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July 25, 2014 | NPR · Steve Inskeep talks with Honduran Foreign Minister Mireya Aguero de Corrales, who's in Washington to help find a solution to the thousands of Central American children arriving at the U.S. border.
 
July 25, 2014 | WBUR · Massachusetts is offering to house hundreds of unaccompanied minors who've been detained crossing the U.S.-Mexico border. One of the proposed sites is on Cape Cod, but residents are blasting the plan.
 
July 25, 2014 | NPR · The novels of John le Carre have been reliable sources of compelling cinema. The new adaptation of "A Most Wanted Man" stars Philip Seymour Hoffman in one of his last roles.
 

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July 25, 2014 | NPR · Central American presidents met with President Obama, discussing the influx of unaccompanied children crossing the border. So far, Obama has not seen eye to eye with Congress on possible solutions.
 
July 25, 2014 | NPR · Regular political commentators, E.J. Dionne of The Washington Post and David Brooks of The New York Times, discuss U.S. policy options in the Gaza Strip and Rep. Paul Ryan's anti-poverty plan.
 
July 25, 2014 | NPR · Sayed Kashua is an Arab who writes novels in Hebrew and a sitcom in Arabic. A contradiction? Maybe. But his newest book is a good look at an often-overlooked segment of the Israeli population.
 

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July 19, 2014 | NPR · NPR's Scott Simon talks with David Herzsenhorn of The New York Times about the latest developments in Ukraine, where a Malaysia Airlines passenger plane was downed on Thursday, killing 298 people.
 

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July 20, 2014 | NPR · NPR's Arun Rath gets the latest from correspondent Corey Flintoff at the site of last week's downing of a Malaysian jetliner in Eastern Ukraine.
 

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The Race Card Project 2013

Nov 27, 2013 — Growing up, Melanie Vanderlipe Ramil wanted to be as "non-Filipino" as possible. One way, she decided, was to stop eating rice. Now 31, Ramil has become the family's champion of its Filipino food traditions.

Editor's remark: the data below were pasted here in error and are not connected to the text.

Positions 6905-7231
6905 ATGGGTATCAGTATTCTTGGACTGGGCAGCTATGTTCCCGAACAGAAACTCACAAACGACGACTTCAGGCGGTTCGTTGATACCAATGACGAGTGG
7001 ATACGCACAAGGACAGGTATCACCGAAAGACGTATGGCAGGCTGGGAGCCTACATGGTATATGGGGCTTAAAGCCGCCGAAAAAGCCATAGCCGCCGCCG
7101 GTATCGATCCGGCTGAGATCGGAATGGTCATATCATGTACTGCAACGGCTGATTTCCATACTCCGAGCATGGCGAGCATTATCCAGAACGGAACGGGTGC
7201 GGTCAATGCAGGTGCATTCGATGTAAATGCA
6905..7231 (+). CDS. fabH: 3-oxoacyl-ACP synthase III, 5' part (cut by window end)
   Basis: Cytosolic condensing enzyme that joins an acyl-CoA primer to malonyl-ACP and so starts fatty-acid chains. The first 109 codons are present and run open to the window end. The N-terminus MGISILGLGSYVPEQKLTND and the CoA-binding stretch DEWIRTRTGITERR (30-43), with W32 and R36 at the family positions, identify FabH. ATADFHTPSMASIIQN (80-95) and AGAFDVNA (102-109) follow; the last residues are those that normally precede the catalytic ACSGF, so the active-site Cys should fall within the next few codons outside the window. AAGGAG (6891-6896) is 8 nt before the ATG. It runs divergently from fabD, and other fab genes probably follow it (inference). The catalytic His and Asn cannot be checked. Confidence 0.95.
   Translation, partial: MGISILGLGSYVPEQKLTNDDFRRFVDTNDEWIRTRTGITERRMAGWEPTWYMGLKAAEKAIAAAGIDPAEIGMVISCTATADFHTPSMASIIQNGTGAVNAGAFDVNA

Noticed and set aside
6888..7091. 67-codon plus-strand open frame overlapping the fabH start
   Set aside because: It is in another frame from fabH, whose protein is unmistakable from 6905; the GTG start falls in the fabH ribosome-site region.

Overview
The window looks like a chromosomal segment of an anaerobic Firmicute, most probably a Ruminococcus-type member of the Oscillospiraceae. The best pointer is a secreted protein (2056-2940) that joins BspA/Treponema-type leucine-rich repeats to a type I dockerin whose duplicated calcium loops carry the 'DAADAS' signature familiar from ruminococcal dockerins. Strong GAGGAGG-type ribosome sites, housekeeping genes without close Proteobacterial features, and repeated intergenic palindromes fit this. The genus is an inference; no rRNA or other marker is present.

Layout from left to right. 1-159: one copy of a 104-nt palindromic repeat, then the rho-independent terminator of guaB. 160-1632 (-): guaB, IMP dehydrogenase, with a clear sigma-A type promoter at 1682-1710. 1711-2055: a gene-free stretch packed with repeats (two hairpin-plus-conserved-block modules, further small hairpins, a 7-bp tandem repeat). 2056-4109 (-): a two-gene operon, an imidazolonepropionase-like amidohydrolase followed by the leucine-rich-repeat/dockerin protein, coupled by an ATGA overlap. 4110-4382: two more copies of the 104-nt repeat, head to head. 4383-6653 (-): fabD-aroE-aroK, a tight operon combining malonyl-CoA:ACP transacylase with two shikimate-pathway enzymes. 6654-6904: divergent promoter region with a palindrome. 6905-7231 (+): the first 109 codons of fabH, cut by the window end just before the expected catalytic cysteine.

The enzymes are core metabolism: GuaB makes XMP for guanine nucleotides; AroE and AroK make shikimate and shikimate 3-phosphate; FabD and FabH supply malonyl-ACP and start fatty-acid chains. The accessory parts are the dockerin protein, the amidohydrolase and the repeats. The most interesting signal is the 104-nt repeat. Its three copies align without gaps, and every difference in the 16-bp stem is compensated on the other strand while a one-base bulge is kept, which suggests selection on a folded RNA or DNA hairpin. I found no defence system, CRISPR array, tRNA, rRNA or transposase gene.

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Nov 11, 2013 — Alex Sugiura says he understands why people ask. "I have always thought I've had a particularly strange face," he explains. And the query, he says, gives him a chance to really talk about what it means to be mixed-race in America.
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Oct 14, 2013 — Wilma Stordahl is tall, blond and Norwegian. Two of her sons have a black father, but they both share their mother's Norwegian last name. Strangers have frequently told Stordahl that her sons are black, not mixed-race, but Stordahl and her boys say the term captures only part of who they are.
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Aug 28, 2013 — Maury Landsman's parents stayed home on Aug. 28, 1963. Their liquor store, like all others in the nation's capital, was shuttered the day of the March on Washington and the couple had no interest in attending. But Landsman, then 20, felt strongly that he needed to be there.
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Aug 28, 2013 — After days of worry, Clarence B. Jones, legal adviser to Martin Luther King Jr., was relieved to stand at the Lincoln Memorial and watch the event unfold without a hitch. While there's been great progress in the decades since, Jones says, he also feels King's dream still remains unfulfilled.
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Aug 27, 2013 — Clarence Jones played an integral but mostly unseen role in the 1963 March on Washington. As Martin Luther King Jr.'s legal adviser, Jones assisted in drafting King's landmark speech, and drew from a recent event in Birmingham, Ala., to craft one of the speech's signature lines.
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Aug 26, 2013 — Joseph Burden and Martin Niverth, officers with the segregated D.C. police department, were both assigned to patrol the March on Washington. Burden, who is black, worked while wishing he could participate. And Niverth, a white man, was surprised to be assigned a black partner for the day.
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Aug 21, 2013 — When she was just 12, Edith Lee-Payne's face was immortalized in an iconic photo from the March on Washington. Decades would pass before Payne learned that her image has been used as part of documentaries, books, calendars and exhibits about the history of the civil rights movement.
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Aug 14, 2013 — In August 1963, Robert Avery of Gadsden, Ala., was 15 and active in the civil rights movement. He and two friends were bent on participating in the March on Washington, but with little money, they had no choice but to hitchhike — on Southern roads that could be dangerous for segregation opponents.
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Aug 5, 2013 — When civil rights worker Jack Hansan traveled to Washington to participate in the march, the fear of violence breaking out was very real. But the father of four knew he had to be there, not just to witness history, but also to play a part in changing it.
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more The Race Card Project 2013 from NPR